In 2006, when reviewing the exhibition Phantasmagoria I wrote, "Nathan's is film of gentle movement - full of tender grace and a painterly beauty. Intimacy becomes motion...and everything feels a/drift in suggestion and association." Little has changed (which is great). Eleven years later Pohio is in Athens and Crete, and Spyglass Field Recordings Vol 4: Sfakia - day for night is the result of what he saw.
The title work is a 46 minute loop that moves right to left across two big screens. Stills from a day spent in the small port town of Sfakia have been spliced into a moving meditation of elegiac detail - fragments of sea, stone, concrete and sky. Visually it is both abstract and panoramic. From cast concrete bollards (of the breakwater) to the natural basalt and splendid effervescence of breaking waves, Pohio's observation of place parades quietly in front of us. At times tonal, painterly and gently manipulated, and at others simple and direct - the rhythm of things is insistent. It was from Sfakia in 1941 that the Allies, including Maori battalions, were rescued off the beach at night. For Pohio "the work pays respect to the people who fought there and the people of Crete who hid our men in their hills for up to a year before getting them safely out."
In filmic terms, the 'day for night' technique lends a crepuscular look to some of the frames in this work, a little like an old western or war film. Yet the feeling is of elegance, the architectonic and respect.
An extract from the video Sfakia - day for night, two files for two monitors can be viewed at: http://www.nathanpohio.com/video/
The black and white stills are (also) subtle, delicate tone and texture studies. They look like silver gelatin prints from the darkrooms of yesteryear, that explore recent architectural detail in urban Athens. Athena Chatzikosta and Athena Misirlou in particular, exude a controlled angularity that is both severe and almost sumptuous.When entering this exhibition however, one is greeted by a pair of large photographs printed on vinyl and pressed directly to the wall. Seen together for the first time, these two works Pohio exhibited in Documenta 14 (in Athens and Kassel respectively) have been specially re-worked for the front gallery. It is a powerful welcome home.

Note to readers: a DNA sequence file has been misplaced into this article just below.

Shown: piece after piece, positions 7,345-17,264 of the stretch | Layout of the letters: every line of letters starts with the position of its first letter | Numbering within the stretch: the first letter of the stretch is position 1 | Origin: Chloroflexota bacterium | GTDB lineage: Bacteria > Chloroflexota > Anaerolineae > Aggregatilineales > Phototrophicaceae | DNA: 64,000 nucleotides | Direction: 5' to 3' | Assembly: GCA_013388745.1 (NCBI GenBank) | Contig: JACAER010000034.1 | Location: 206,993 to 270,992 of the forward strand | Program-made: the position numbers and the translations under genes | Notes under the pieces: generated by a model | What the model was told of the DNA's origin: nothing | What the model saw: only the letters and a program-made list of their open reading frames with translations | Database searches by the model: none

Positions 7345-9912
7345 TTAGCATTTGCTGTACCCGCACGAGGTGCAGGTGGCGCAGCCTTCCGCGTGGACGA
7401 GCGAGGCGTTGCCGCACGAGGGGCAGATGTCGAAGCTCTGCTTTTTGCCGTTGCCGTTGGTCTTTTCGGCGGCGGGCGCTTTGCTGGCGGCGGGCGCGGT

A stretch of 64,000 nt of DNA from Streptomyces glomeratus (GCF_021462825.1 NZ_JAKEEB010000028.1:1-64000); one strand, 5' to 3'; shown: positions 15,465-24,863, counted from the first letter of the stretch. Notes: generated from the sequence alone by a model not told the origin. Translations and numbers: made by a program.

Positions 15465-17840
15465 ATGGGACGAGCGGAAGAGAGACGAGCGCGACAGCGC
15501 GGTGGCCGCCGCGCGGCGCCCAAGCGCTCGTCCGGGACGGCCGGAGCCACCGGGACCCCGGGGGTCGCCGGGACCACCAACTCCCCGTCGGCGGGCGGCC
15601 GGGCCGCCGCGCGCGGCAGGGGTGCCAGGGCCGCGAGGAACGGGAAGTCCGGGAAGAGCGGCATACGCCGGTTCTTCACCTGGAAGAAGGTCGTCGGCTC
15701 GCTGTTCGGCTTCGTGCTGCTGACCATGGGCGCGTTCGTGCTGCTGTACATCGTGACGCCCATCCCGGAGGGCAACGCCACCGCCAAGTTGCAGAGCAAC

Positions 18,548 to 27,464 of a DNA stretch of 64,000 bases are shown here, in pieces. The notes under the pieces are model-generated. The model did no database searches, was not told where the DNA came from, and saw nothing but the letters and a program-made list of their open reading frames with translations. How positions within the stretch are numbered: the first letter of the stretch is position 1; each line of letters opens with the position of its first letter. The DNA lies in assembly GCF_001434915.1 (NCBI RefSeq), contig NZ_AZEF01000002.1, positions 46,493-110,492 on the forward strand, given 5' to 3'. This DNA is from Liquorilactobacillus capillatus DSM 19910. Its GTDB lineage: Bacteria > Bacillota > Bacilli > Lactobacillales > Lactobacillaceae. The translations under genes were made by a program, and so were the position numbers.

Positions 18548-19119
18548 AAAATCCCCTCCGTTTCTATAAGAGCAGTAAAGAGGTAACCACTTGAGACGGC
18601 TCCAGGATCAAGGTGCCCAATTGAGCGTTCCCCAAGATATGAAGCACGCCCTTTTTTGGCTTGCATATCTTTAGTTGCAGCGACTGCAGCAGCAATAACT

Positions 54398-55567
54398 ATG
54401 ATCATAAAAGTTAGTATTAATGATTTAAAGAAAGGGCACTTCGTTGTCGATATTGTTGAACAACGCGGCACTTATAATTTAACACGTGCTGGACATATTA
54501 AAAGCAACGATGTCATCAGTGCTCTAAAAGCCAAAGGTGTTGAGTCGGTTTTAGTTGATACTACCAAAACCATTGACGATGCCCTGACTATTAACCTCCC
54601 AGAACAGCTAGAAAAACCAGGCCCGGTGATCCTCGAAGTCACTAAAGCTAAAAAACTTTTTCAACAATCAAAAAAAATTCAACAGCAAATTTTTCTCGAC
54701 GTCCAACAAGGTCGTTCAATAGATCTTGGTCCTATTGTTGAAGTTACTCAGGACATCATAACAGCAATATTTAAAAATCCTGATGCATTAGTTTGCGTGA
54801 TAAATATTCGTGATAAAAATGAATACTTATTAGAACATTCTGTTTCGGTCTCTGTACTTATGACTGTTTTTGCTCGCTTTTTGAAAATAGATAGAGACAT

Taken on the same occasion on the same day, the works document a meeting of Maori and Pakeha - men from Ngai Tuahuriri on horseback and in korowai, come to Tuahiwi to meet Lord and Lady Plunkett in their Scottish-built Argyll. One of the photographs is from The Canterbury Times in 1905. They provide some context for the moving image work in the gallery behind, as both projects describe cross-cultural historical moments, where individuals came to honour a greater good. By its very nature, photography evokes complexities of time and memory. Nathan Pohio inspires thought both historically and contemporaneously about documents of record, about what is known and what is not. And about what is yet to be seen.
Press release courtesy Jonathan Smart Gallery.